Andrew Combs is an incredible talent who deserves more recognition. He’s figured out this brilliant way to advance and evolve classic country, pop and rock-and-roll styles rather than replicate them. It’s beautiful stuff. “Nothing to Lose”, off his new album All These Dreams, was one of the best Americana songs I heard this year. It has this wonderful 70’s countrypolitan quality to it, and his voice coupled with the lush arrangement make the song’s theme of being at your lowest point really affecting. It’s been a long time since I’ve heard hitting rock bottom sound so sweet. –Matt Alpert

“Ghost Town”, Sam Outlaw  

Few songs have popped into my head more often in 2015 than Sam Outlaw’s infectious ode to Los Angeles. As he longs for the olden days and mourns the loss of his mother, listeners can’t help but become enamored with Outlaw’s heartfelt vocals. The haunting pedal steel and electric guitar helps to drive the emotional song, which showcases why Outlaw is one of the most promising country artists of our time. –Lorie Liebig

“Stay a Little Longer”, Brothers Osborne

In a time when the old-school definitions of country music are being split apart at their seams, Brothers Osborne released a song that the genre desperately needed. By mixing mainstream production with a well-written storyline about a casual hook-up that gets complicated, the duo created a track that listeners couldn’t get enough of. Plus, John Osborne’s epic guitar solo cements the song as one of the best surprises of the year. –Lorie Liebig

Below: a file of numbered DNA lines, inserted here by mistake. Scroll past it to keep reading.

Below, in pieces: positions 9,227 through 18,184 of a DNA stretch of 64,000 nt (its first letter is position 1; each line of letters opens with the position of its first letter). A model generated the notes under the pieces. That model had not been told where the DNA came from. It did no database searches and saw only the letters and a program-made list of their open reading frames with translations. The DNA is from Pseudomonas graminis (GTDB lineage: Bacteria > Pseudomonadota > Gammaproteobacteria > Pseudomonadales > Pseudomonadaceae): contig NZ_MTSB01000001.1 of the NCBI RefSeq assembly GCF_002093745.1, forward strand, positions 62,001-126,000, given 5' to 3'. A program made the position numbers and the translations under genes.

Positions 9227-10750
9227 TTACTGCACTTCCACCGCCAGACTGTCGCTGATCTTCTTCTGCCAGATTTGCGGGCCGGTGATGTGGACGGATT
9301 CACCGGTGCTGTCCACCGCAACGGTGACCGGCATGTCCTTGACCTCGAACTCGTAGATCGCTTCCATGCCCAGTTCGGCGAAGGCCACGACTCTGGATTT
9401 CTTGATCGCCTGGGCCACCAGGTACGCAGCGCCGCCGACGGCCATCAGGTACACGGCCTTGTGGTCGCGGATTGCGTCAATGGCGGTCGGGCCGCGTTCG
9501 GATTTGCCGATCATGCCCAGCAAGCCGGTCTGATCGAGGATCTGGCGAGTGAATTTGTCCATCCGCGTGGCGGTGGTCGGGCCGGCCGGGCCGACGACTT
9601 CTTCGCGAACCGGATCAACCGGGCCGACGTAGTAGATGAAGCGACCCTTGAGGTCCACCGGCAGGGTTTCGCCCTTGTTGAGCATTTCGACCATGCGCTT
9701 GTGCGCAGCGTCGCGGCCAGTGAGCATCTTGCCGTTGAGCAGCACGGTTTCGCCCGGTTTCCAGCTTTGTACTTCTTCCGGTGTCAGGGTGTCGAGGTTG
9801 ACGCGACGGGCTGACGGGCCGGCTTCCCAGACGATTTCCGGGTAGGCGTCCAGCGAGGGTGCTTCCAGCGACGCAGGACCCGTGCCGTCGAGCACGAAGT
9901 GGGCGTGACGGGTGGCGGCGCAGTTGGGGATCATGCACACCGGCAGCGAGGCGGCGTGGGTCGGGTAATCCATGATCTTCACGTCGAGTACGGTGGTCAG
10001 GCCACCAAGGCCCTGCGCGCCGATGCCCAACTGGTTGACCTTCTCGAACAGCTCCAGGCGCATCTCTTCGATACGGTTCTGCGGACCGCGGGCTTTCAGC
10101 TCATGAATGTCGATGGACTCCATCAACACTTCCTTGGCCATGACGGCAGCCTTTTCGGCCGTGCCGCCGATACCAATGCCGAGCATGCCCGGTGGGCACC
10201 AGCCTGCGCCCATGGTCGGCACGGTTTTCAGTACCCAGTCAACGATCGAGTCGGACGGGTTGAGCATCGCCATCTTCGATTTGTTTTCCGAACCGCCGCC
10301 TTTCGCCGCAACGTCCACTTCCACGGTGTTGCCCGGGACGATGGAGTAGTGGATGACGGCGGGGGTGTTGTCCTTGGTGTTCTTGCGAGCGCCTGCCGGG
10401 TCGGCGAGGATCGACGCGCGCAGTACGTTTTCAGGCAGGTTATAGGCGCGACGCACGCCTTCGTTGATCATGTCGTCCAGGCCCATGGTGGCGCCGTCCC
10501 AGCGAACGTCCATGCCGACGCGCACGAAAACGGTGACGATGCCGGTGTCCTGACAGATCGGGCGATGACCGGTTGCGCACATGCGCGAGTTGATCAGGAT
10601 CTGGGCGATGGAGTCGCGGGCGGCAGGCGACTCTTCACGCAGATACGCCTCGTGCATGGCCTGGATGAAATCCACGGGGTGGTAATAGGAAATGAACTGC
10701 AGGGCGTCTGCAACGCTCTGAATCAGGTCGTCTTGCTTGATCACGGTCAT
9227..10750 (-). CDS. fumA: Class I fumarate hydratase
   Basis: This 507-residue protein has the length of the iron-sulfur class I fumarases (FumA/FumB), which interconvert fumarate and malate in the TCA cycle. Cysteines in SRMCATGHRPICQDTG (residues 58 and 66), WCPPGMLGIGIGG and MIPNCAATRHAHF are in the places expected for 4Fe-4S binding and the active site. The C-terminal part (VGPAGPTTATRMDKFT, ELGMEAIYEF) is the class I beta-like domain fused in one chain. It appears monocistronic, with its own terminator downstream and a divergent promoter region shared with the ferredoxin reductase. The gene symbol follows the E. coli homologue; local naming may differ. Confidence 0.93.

“Standards”, Wade Bowen and Randy Rogers

Wade Bown and Randy Rogers‘ “Standards” is an anthem for not compromising your music and identity as an artist. In 2015, the best country artists stuck to their guns, and, for the most part, it paid off. Substantive country music is making a comeback, albeit a gradual one. “Standards” hits on all those themes lyrically and stylistically; it’s a traditional country shuffle with a fiddle (yeah, remember that instrument?). Message aside, this was one of the most fun and catchy traditional country songs I heard all year. Matt Alpert

“Dime Store Cowgirl”, Kacey Musgraves

Kacey Musgraves doesn’t give a damn about what you think. That sentiment doesn’t come from arrogance, but instead from a confidence in her sense of self which lies as the centerpiece of her single, “Dime Store Cowgirl”. In the song, she admits to her faults and pays tribute to her hometown with the utmost authenticity. In true Musgraves form, she even finds a way to tastefully stick it to the woman who criticized her cowboy hat back in the day. She’s the fierce female artist country has needed for years, and this track encapsulates everything that makes her our hero in sparkly heels. — Lorie Liebig

“Heart’s Too Heavy”, John Moreland


So many good cuts from John Moreland‘s High On Tulsa Heat, but I had to go with this one because it’s just the total package, and I think a great introduction to him for the unacquainted. So many great lines from this one. One of my favorites: “I’m pulling up devils from the long dark past/And the pain starts piling up too fast/I can pin down the minute that I lost my buzz/Thought I was someone nobody could love.” Ugh. Dammit John, you’re good. — Jeremy Burchard